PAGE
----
Napster Says Its Online Music Subscriptions Up 50 Percent

Napster today said its bid to turn what was a legendary brand in the underground music world into a contender in the legitimate online music space gained ground last year, fueled by a year-end spurt of new subscribers.

Napster said its subscriber base was up 50 percent in the quarter that ended in December and ended 2004 with 270,000 paid subscribers. A portion of those, about 44,000, joined Napster through on-campus discount programs offered at some universities.

The report came as a sort of preview of Napster’s full earnings report, which will be made public on February 9.

Seeking Bite of Apple

Analysts said the timing of the announcement, just a day after Apple shattered sales and profit targets for the fourth quarter of 2004 and announced the iPod shuffle — a new budget-priced, flash-based version of its market-dominating music player — was no coincidence.

Napster is hoping to keep pace with Apple’s iTunes Music Store for early leadership in the space, analysts say. In fact, Napster believes that over time, its subscription-style business model will win out over the pay-as-you-go model adopted by iTunes and others.

“We believe 50 percent quarter over quarter subscriber growth makes Napster the fastest growing music subscription service in the industry,” CEO Chris Gorog said. “These results, combined with industry analysts’ projections, continue to support our belief that the future of digital music is subscription services.”

Gorog said the firm expects another strong year in 2005. “We expect to continue to drive very substantial subscriber growth,” he said, noting that an upcoming marketing campaign is in the wings for a soon-to-be launched ‘Napster to Go’ service, which is being billed as the “world’s first portable music subscription service.”

Method of Payment

Jupiter Research analyst Mark Mulligan noted that Napster also launched a price war against iTunes in the UK, cutting prices 20 percent for subscribers.

Jupiter has predicted that subscription models would win out over time. While the two options appeal to about the same percentage of consumers today, younger users skew largely toward subscription models.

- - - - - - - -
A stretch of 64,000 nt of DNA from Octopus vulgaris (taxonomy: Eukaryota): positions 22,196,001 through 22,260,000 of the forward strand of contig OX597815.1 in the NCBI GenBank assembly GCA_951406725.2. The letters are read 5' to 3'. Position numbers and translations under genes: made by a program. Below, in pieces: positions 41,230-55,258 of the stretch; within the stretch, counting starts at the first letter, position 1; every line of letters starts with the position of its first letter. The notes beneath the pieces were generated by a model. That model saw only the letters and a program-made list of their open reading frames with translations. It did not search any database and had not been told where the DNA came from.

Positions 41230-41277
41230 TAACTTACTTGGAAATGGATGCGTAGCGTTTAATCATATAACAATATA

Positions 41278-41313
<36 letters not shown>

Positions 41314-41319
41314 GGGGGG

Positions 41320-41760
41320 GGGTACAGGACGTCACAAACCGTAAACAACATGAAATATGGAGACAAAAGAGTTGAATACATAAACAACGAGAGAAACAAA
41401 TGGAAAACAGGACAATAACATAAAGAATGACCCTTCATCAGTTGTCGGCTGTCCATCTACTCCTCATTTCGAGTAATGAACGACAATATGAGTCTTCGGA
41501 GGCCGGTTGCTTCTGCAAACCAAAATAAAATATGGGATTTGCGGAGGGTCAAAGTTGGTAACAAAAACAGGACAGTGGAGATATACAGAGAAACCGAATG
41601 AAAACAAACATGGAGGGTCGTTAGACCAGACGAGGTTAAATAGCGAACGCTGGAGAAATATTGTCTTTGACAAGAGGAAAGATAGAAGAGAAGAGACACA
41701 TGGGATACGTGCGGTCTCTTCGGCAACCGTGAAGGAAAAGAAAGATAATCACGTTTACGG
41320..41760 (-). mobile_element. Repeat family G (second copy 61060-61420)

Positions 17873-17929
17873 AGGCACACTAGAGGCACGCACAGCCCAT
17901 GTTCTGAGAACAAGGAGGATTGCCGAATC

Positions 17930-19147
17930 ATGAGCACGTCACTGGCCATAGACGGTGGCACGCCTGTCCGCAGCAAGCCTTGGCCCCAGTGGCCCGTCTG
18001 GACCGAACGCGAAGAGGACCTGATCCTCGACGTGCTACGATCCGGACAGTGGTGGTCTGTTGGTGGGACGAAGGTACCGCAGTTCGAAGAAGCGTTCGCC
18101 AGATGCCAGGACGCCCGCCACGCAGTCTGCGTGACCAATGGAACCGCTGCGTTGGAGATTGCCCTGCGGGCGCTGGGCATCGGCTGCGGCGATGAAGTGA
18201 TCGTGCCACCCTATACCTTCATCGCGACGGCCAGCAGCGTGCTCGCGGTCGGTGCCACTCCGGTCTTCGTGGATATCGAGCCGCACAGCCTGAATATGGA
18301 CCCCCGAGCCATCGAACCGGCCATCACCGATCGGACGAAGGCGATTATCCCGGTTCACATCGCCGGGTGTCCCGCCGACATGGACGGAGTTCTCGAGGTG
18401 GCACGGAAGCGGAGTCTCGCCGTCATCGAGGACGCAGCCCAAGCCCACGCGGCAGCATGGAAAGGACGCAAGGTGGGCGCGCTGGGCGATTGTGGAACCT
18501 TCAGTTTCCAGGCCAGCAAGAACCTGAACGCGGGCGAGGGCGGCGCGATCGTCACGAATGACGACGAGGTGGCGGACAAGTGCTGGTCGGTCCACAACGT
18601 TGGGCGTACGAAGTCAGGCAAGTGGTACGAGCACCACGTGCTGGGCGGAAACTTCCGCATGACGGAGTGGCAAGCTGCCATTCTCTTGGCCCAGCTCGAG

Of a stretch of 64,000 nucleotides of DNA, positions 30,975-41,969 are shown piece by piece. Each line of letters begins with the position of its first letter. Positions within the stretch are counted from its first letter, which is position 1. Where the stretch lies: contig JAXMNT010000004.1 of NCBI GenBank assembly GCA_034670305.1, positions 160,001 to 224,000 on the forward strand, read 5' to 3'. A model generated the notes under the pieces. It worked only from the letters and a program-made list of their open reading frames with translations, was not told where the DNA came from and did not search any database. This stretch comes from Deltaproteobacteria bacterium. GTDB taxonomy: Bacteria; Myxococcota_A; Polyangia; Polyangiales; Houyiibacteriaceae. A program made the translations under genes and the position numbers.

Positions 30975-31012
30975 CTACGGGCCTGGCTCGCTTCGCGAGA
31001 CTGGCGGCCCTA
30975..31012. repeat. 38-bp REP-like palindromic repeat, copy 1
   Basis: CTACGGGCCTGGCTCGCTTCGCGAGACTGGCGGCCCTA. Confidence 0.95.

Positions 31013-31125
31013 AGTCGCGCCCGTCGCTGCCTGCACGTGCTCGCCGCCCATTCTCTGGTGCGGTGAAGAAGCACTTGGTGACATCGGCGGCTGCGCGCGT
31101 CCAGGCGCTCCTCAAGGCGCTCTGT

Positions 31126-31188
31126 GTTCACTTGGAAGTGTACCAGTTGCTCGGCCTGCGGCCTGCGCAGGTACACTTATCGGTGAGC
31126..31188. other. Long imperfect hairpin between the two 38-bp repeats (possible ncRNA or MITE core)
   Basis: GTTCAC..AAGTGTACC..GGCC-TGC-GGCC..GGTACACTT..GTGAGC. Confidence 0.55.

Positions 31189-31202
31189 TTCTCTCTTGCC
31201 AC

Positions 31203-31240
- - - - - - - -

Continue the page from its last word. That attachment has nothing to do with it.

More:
Apple might have complicated the emergence of that trend by managing to corner a considerable portion of the digital music market thanks to the huge popularity of the iPod.

“A la carte stores like Apple’s will have the impetus in the near term, but subscription services will gain traction in the longer term,” Mulligan said. “Napster’s business model is essentially a long term one.”

Mulligan noted that Napster has planted the seed for long-term growth by targeting campuses, noting that many brand loyalties are formed in those years that consumers keep with them for life. “Banks figured that out a long time ago,” he said.

Long Way Back

In the end, services and features are expected to carry the day in the music market as price differences shrink over time, Mulligan noted. Currently, Wal-Mart is the low-cost alternative in the space, selling some songs for 88 cents each. Still to be fully realized is the impact that the entry of Microsoft, Sony and others into the space will have. Microsoft opened a beta version of its music store last fall.

Piper Jaffray senior analyst Safa Rashtchy said Microsoft has yet to impact the music business in a significant way and that its site launch amounts to a foot in the door. It might take either a substantial consumer marketing push, which many analysts are expecting sometime this year, or a strategic acquisition for that to change, he said.

Meanwhile, Napster hopes its soon-to-be-launched Napster to Go service is one of those service and feature differentiators. Though it has released few details to date, it is already billing it as the “world’s first portable music subscription service.” It already offers a mobile ring-tone service that was launched late last year.

The revival of Napster is already one of the quirkiest of e-commerce stories, with the software emerging from a Boston dormitory room in the 1990s and soaring to infamy as an underground peer-to-peer program before being shut down by lawsuits.

Roxio bought the company only to later drop its original name in favor of the Napster brand name and image.

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